676 Mertens and Lautenbacher<br />

time consumption of r = gtot/P "~ 6.44 x 107 sec ~ 746 days ~ 2.04 years for<br />

the whole study. By splitting the complete task of cluster counting into<br />

smaller independent ones as described in Section 2 and running the subtasks<br />

on about 17 different workstations simultaneously, we were able to<br />

bring down the time necessary to complete the study by more than one<br />

order of magnitude, to a still large but bearable z ~ 44 says. In reality, the<br />

complete enumeration was finished in less than 2 months.<br />

4. RESULTS<br />

Table II shows the perimeter polynomials O19 , D2o, and D21 for the<br />

plane triangular <strong>lattice</strong> which are new to us. Perimeter polynomials for<br />

smaller values of s can be found in refs. 5, 8, and 9. We have used our data<br />

to calculate the total number g, of s-clusters (Table III) and the coefficients<br />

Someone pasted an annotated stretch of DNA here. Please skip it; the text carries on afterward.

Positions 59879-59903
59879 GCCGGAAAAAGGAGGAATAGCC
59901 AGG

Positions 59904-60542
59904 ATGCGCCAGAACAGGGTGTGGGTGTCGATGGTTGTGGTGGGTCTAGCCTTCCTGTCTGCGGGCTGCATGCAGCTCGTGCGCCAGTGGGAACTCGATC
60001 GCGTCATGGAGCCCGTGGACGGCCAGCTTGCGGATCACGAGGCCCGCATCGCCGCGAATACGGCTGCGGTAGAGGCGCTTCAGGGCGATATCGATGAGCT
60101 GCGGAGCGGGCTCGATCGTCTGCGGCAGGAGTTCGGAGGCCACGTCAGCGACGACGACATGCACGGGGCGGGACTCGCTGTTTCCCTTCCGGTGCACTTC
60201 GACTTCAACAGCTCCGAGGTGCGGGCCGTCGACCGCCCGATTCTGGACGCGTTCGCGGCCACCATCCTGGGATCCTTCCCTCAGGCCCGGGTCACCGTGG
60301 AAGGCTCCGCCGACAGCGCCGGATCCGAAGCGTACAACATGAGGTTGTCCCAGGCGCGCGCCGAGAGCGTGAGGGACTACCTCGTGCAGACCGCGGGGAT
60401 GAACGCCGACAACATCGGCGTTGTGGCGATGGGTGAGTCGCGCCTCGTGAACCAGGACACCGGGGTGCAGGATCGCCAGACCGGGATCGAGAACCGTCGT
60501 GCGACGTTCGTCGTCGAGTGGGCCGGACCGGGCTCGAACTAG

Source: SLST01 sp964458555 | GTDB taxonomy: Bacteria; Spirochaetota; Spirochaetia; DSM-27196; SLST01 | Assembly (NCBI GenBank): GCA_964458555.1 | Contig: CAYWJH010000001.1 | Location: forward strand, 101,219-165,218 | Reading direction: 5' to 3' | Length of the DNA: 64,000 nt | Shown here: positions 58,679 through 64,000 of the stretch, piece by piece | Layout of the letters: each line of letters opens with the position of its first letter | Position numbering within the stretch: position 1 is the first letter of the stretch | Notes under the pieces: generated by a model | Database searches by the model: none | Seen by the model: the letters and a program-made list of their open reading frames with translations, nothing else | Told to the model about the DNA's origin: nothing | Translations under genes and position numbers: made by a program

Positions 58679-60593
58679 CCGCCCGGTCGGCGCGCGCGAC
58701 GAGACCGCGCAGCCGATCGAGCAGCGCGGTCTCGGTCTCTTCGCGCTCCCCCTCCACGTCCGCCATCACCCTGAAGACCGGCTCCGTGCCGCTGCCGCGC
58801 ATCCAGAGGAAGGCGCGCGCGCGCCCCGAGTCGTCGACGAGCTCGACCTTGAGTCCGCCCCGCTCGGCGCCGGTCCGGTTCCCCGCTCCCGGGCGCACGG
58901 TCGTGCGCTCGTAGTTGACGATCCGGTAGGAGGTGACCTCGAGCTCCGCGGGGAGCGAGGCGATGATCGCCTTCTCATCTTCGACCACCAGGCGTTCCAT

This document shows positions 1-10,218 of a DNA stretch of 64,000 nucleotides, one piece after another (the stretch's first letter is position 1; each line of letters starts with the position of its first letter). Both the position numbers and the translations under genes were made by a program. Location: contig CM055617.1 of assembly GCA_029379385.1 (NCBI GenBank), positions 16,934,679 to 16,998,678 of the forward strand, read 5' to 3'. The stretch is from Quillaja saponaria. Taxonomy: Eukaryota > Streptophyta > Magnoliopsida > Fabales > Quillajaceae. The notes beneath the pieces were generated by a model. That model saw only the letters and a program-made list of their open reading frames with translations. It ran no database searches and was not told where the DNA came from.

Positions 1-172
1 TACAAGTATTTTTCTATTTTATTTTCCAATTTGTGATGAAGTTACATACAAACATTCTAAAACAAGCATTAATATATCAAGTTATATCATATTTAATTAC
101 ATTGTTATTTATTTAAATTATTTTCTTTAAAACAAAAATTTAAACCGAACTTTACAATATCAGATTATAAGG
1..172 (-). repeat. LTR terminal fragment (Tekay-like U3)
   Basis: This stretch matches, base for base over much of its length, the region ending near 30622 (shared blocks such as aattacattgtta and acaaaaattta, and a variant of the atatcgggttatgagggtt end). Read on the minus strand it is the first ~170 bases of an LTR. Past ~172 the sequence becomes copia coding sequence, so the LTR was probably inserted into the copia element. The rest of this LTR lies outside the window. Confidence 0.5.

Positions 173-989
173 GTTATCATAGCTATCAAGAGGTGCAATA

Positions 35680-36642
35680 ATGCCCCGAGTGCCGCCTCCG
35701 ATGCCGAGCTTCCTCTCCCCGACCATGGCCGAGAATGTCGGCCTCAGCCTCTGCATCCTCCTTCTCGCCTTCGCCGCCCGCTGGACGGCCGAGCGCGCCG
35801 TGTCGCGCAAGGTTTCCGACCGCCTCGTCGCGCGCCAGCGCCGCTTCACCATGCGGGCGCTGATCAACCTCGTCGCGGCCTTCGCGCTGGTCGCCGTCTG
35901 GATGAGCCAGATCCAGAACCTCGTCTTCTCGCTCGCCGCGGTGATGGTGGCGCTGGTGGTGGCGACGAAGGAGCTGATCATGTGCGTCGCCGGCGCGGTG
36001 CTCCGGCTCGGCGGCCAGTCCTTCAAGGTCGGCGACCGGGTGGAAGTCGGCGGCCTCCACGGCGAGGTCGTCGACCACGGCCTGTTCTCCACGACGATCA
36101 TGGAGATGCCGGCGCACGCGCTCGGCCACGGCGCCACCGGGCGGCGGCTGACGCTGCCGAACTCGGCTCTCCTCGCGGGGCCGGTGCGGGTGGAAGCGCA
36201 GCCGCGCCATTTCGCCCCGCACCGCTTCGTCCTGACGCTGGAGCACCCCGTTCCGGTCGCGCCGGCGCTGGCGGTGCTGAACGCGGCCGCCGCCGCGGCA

br of the low-density series expansion of the mean cluster size S(p)=<br />

~,r brP r (Table IV). The knowledge of the perimeter polynomials up to size<br />

Smax allows the calculation of gs up to s -~ Smax + 1 and the series expansion<br />

of S up to order Srnax. For <strong>lattice</strong>s for which the low-density expansion of<br />

the mean number of clusters<br />

K(p)=~krp r (2)<br />

r<br />

is available through k .... --2, the perimeter polynomials of size Smax determine<br />

both b .... +1 and g .... + 2 .(1~ This fact has been exploited by Sykes and<br />

Flesia (m to obtain g20 and b19. Their values have been confirmed by our<br />

direct enumeration.<br />

It is interesting to note that the coefficients br in the expansion of S(p)<br />

for the triangular <strong>lattice</strong> keep growing monotonically with r. This should<br />

be compared to the corresponding coefficients br of the simple square<br />

<strong>lattice</strong>, which oscillate for larger values of r. (5)<br />

5. CONCLUSIONS<br />

In this study we have shown that the enumeration of <strong>lattice</strong> <strong>animals</strong><br />

can be organized in a <strong>parallel</strong> algorithm which reduces the necessary time<br />

by a factor N, where N is the number of available computers. This is the<br />

maximum improvement that can be expected from a <strong>parallel</strong> algorithm<br />